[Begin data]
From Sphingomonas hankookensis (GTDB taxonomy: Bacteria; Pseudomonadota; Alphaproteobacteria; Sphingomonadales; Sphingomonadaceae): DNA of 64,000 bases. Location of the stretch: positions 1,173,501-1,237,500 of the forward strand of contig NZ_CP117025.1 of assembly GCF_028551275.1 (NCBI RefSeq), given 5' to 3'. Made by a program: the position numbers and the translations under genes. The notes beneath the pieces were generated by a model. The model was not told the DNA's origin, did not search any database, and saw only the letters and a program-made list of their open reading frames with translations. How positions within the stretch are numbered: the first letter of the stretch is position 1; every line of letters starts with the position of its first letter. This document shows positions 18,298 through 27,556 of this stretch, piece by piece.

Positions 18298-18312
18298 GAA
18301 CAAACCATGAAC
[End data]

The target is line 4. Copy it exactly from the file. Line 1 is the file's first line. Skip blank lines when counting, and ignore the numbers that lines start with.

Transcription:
18301 CAAACCATGAAC